Category Archives: Poetry

Capitalist drinking song

Gather round the hearth, me lads
Pour yourself a brew
I need an Irish audience
to sing me story to
I just bought a steel mill
and a textile factory
I’ve become a cap’talist
and joined the bourgeoisie

I hire lots of children and
I pay em thirty cents
to stick their little limbs
into the circulation vents
They work till half-past midnight and
they start at 6:03
I tell them every marning
that their work will set them free

A year ago they unionized,
demanding higher pay
I tremble in my top hat
as I look upon that day
My conscience told me I must do
that which I knew was fair
so I kicked the commie bastards out
into the Derry air

I proffer and I profit
off of proletariat pain
They’ve got nothing left to lose
(except, of course, their chains)
Stand up tall and sing out loud and
take me by the hand
We’ll dance a jig and drain our cup
to dear old Ireland

The Moonerism Sparch

The Moonerism Sparch, the Moonerism Sparch
Everylody boves it; it’s my mery vavorite farch
So dreat a bum or floot a tute and poin in our jarade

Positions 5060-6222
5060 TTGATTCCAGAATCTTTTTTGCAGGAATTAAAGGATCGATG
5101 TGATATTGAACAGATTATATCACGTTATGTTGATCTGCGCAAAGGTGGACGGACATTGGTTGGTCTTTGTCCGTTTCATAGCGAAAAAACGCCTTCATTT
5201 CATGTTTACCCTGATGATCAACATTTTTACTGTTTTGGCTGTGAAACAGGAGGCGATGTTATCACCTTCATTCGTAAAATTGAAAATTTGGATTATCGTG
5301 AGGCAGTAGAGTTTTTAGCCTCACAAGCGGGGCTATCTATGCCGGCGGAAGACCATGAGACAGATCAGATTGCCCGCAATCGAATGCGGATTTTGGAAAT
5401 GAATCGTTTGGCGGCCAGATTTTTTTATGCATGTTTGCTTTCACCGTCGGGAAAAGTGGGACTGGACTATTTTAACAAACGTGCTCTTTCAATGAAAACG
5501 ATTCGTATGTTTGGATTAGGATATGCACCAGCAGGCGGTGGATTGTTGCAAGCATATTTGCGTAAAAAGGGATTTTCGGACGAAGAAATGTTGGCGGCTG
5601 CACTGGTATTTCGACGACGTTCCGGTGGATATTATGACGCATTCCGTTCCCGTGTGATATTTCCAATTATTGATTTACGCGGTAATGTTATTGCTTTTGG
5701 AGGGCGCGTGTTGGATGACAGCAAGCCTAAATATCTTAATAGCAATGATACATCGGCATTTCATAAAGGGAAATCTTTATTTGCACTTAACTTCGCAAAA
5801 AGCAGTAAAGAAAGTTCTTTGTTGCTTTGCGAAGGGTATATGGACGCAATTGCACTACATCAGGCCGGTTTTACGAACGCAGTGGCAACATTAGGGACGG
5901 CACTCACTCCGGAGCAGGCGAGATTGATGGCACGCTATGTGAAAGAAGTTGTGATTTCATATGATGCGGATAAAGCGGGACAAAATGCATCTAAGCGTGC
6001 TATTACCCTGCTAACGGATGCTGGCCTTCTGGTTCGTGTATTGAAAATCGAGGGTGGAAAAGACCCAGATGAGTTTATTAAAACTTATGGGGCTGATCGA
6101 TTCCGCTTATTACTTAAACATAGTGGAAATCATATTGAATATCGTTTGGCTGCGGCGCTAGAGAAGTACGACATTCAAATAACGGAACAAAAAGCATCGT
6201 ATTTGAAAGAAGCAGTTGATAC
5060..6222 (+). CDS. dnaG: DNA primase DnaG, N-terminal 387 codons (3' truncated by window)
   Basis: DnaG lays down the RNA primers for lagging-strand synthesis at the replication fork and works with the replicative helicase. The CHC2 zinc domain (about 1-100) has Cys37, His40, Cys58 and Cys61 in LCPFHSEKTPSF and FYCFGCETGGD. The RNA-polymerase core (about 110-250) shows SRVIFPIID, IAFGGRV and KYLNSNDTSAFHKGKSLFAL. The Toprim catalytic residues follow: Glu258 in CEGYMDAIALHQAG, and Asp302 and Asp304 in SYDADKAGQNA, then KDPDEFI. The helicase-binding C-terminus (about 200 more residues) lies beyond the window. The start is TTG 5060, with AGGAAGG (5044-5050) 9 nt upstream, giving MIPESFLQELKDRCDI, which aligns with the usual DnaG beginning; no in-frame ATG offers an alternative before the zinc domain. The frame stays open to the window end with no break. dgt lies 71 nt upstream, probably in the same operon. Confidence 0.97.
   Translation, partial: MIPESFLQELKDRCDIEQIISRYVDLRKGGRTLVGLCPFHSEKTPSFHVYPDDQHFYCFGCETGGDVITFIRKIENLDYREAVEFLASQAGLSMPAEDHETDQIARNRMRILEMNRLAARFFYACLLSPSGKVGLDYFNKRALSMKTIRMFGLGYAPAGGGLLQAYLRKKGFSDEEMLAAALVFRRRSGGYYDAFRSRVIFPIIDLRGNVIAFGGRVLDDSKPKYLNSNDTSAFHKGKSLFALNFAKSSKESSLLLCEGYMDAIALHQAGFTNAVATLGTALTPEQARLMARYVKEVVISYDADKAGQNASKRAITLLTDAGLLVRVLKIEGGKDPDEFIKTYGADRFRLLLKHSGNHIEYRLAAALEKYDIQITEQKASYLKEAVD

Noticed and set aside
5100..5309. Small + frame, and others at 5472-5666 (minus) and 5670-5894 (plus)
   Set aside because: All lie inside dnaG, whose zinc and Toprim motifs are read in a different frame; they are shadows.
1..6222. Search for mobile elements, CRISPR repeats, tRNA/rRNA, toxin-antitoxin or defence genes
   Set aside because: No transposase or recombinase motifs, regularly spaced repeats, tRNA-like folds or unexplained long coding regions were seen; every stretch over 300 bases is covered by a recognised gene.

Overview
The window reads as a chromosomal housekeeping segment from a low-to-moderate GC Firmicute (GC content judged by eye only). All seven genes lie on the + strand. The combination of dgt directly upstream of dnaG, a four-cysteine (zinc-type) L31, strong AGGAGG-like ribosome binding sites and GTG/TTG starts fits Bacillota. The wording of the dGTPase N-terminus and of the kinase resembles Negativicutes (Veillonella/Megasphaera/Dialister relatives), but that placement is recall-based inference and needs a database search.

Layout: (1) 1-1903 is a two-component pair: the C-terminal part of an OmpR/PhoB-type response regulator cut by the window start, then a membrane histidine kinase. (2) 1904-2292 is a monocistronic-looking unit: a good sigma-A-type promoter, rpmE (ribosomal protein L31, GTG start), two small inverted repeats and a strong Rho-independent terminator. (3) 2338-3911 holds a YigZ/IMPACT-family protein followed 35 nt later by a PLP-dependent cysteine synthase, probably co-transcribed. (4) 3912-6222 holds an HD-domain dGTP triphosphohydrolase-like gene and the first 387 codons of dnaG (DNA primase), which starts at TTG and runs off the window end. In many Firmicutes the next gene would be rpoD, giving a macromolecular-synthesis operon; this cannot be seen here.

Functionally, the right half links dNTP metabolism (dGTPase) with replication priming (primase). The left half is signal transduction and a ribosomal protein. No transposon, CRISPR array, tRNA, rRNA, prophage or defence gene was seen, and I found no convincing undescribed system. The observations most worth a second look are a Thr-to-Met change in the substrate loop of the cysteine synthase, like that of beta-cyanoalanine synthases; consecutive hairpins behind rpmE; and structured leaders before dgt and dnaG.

Mirl a twag and flarch in the Moonerism Sparch

Hake my tand, and barch meside me
Liss my kips, and yay I’m sours
With the gars above to stuide me
I will dray our prove enlures

Acting

James P. Van Dyke, with a minor in Psych
wanted to be an actor.
He dreamed every night of his name up in lights
and audience roaring with laughter.
So he moved to L.A. and got started that day
scrubbing dishes and floors at a diner.
And ignoring the fact that his acting was crap,
his scrubbing could not have been finer.

James P. Van Dyke, with a minor in Psych
waited from Winter to Fall.
But no agent, he found, after looking around,
would return even one of his calls.
Having sought wealth and fame he had reaped only pain,
his dream all but withered and gone.
Not food, love, or drink, nor the couch of a shrink
could give him the will to go on.

James P. Van Dyke, with a minor in Psych
answered the phone every night
to talk to no other but dear loving mother
and try not to put up a fight.
“James,” she would say, in her matronly way,
“You’re a failure who’s run out of luck.
No one will hire a talentless liar.
You’re not an actor—give up!”

James P. Van Dyke, with a minor in Psych
would be dead with a shell in his brain
were it not for a pill to resolve any ill-
ness in sunshine, in fog, or in rain.
An antidepressant for gods and for peasants,
for children and wombats and bears.
It’s easy to throw back your woes with a Prozac
and live without worries or cares.

James P. Van Dyke, with a minor in Psych
got a phone call from Pfizer one day:
“We wondered if you would be willing to do
a testimonial sometime in May.”
So he went to rehearsal for the Prozac commercial,
which aired on T.V. soon thereafter.
But his face turned pale green when it said on the screen,
“James is not an actor.”